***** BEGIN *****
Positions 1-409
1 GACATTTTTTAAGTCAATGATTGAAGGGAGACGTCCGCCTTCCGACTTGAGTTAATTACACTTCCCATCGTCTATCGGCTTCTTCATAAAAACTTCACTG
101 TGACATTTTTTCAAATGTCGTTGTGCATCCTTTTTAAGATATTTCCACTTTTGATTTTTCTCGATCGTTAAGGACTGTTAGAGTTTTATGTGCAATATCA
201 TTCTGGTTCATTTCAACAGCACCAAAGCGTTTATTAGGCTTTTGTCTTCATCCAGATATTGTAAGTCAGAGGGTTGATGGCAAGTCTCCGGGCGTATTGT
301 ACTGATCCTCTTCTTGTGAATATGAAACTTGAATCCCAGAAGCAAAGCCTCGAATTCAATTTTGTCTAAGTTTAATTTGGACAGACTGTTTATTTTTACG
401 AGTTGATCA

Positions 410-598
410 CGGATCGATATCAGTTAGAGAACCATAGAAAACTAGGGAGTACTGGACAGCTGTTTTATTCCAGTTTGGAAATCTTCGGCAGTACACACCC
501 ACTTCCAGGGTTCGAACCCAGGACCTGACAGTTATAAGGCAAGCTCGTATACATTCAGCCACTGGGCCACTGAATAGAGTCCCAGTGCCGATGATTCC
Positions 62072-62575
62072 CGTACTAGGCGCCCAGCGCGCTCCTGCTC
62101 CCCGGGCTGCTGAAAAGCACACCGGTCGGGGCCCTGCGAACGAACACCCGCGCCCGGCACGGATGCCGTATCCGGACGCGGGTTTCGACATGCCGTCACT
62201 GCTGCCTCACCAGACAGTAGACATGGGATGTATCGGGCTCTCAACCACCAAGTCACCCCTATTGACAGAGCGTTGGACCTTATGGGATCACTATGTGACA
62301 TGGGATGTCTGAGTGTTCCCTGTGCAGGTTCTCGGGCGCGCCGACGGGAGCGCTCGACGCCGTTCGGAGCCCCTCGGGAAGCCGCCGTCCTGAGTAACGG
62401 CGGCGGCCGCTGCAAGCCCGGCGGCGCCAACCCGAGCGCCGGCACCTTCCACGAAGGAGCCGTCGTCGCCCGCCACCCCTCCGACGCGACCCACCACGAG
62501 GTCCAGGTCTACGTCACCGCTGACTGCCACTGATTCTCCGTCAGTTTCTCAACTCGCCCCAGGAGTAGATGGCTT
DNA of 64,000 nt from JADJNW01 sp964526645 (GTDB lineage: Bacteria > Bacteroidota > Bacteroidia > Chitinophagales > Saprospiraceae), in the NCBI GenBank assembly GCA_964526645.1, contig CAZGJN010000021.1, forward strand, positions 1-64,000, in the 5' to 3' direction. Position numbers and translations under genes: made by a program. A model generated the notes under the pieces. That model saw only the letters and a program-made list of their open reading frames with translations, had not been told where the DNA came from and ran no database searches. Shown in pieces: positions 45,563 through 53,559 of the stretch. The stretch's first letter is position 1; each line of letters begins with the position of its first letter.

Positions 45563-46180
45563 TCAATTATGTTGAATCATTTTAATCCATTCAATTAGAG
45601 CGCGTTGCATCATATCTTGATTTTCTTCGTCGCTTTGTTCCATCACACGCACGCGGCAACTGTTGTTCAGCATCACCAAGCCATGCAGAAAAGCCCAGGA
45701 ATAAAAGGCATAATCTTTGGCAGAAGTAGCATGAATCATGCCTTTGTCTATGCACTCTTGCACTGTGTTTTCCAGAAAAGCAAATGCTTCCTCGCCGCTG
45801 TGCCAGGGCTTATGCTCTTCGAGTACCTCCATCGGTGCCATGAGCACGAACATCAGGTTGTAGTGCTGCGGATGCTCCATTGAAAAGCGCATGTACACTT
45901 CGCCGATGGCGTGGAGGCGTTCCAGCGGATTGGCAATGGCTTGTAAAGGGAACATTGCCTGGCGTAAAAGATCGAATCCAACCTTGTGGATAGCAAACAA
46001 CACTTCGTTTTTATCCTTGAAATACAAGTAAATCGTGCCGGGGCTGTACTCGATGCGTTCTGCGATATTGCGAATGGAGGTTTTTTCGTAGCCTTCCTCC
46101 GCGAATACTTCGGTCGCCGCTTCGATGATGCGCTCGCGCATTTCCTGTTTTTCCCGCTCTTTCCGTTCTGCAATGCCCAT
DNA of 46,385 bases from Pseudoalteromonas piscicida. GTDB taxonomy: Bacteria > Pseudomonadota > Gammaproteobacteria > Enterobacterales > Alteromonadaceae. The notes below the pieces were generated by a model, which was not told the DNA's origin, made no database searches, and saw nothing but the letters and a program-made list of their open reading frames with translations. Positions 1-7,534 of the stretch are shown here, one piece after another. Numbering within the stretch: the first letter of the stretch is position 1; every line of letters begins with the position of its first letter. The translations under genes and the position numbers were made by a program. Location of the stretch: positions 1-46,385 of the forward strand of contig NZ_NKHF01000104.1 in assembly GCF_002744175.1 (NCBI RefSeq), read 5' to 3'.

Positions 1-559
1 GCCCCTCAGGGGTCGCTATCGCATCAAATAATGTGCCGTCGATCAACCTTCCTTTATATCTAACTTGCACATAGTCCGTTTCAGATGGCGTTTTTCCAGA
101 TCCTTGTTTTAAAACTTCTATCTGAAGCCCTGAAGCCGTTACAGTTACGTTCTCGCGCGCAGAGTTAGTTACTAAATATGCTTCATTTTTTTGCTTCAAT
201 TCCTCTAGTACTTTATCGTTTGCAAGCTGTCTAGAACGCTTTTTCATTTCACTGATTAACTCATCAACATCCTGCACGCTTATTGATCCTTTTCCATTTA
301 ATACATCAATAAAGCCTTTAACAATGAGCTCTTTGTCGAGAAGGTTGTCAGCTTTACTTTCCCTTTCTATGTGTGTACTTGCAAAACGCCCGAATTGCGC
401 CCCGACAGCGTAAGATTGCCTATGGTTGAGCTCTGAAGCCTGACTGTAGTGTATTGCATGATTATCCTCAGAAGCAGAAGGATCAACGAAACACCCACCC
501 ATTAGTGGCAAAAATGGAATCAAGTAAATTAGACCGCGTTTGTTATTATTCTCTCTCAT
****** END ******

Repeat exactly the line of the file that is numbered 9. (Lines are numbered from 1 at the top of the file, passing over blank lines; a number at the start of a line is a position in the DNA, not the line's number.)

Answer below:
501 ACTTCCAGGGTTCGAACCCAGGACCTGACAGTTATAAGGCAAGCTCGTATACATTCAGCCACTGGGCCACTGAATAGAGTCCCAGTGCCGATGATTCC